fluorescence


fluorescence

Emission of electromagnetic radiation, usually visible light, caused by excitation of atoms in a material, which then reemit almost immediately (within about 108 seconds). The initial excitation is usually caused by absorption of energy from incident radiation or particles, such as X-rays or electrons. Because reemission occurs so quickly, the fluorescence ceases as soon as the exciting source is removed, unlike phosphorescence, which persists as an afterglow. A fluorescent lightbulb is coated on the inside with a powder and contains a gas; electricity causes the gas to emit ultraviolet radiation, which then stimulates the tube coating to emit light. The pixels of a television or computer screen fluoresce when electrons from an electron gun strike them. Fluorescence is often used to analyze molecules, and the addition of a fluorescing agent with emissions in the blue region of the spectrum to detergents causes fabrics to appear whiter in sunlight. X-ray fluorescence is used to analyze minerals.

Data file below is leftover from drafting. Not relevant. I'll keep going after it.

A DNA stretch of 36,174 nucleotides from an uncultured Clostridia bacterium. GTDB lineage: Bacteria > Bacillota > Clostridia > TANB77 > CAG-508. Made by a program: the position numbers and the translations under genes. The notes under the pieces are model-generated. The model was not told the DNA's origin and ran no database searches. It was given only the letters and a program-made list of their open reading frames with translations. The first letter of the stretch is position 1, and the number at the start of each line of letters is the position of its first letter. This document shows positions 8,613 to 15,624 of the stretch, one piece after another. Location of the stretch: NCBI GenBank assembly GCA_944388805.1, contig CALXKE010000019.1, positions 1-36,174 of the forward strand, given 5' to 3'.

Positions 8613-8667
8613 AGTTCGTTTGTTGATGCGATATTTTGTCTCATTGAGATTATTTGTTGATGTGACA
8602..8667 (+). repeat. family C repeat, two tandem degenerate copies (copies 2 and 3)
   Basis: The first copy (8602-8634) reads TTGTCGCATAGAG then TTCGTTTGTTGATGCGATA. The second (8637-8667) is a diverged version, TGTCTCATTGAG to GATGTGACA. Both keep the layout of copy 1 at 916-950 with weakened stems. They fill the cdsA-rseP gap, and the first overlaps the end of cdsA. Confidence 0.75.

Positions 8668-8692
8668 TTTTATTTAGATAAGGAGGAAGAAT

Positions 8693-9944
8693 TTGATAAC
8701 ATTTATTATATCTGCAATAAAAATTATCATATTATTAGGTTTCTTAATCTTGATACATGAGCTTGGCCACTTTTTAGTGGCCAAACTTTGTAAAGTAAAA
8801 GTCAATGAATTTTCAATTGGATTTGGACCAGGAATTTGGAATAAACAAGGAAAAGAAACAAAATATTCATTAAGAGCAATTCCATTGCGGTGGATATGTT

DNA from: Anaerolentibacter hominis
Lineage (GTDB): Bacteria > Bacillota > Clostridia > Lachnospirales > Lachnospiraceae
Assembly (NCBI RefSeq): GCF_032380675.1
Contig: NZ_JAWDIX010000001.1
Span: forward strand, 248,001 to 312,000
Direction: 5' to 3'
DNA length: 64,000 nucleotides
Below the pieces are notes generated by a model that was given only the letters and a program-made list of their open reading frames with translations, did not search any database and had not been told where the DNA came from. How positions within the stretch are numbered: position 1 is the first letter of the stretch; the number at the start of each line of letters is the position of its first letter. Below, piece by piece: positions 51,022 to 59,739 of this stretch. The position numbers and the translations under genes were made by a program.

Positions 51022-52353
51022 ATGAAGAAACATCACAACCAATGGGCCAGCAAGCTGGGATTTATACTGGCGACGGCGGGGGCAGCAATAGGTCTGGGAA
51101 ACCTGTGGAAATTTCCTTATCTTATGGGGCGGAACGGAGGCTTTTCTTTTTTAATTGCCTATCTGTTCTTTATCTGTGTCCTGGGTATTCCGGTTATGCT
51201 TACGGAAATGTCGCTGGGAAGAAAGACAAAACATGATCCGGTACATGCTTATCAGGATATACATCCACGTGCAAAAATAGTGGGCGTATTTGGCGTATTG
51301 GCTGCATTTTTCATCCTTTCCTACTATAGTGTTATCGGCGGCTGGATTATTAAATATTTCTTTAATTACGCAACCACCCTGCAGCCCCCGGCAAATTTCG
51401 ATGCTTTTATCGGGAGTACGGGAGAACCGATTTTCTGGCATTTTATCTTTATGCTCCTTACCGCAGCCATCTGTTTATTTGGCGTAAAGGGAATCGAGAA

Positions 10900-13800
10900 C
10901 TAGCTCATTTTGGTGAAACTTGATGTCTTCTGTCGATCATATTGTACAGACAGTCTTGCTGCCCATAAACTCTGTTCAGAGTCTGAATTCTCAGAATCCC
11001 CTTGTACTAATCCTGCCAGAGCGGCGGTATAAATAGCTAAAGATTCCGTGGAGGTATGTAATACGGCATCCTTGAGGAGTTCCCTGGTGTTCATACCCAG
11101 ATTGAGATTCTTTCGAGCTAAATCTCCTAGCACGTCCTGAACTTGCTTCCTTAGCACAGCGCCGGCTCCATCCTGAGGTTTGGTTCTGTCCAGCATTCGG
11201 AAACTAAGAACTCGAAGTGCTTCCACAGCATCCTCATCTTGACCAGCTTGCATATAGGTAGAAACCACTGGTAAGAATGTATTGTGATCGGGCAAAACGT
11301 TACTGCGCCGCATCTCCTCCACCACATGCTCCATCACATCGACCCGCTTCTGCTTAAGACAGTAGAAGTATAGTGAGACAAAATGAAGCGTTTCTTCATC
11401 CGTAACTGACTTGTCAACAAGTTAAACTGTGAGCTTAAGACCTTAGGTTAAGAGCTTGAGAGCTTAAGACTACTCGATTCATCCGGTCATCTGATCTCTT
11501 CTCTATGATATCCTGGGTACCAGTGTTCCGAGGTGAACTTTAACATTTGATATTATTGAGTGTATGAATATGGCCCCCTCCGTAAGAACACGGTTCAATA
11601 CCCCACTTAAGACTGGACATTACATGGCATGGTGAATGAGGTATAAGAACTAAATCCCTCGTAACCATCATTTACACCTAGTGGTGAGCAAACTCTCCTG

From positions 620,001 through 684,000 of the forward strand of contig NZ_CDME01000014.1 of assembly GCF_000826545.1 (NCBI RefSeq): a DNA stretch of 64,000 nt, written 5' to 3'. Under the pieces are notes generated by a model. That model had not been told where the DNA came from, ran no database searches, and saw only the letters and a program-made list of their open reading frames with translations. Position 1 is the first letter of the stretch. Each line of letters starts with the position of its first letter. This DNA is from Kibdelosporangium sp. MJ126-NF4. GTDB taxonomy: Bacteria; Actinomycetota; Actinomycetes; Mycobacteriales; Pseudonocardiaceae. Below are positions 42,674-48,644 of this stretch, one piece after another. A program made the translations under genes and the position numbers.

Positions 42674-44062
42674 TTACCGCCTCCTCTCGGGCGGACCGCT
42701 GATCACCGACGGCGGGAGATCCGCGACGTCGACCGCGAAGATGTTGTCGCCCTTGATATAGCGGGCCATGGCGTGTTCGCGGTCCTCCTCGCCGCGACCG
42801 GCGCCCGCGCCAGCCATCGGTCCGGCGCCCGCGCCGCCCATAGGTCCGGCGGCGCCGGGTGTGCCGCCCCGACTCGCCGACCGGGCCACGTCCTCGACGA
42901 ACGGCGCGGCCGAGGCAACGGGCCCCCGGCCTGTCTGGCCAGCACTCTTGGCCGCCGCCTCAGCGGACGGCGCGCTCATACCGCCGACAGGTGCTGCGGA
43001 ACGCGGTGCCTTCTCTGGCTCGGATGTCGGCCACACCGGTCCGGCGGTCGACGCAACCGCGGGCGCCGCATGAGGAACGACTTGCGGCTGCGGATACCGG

This entry comes from Encyclopædia Britannica Concise.
For the full entry on fluorescence, visit Britannica.com.

Seen & Heard

What made you look up fluorescence? Please tell us what you were reading, watching or discussing that led you here.

Get Our Free Apps
Voice Search, Favorites,
Word of the Day, and More
Join Us on FB & Twitter
Get the Word of the Day and More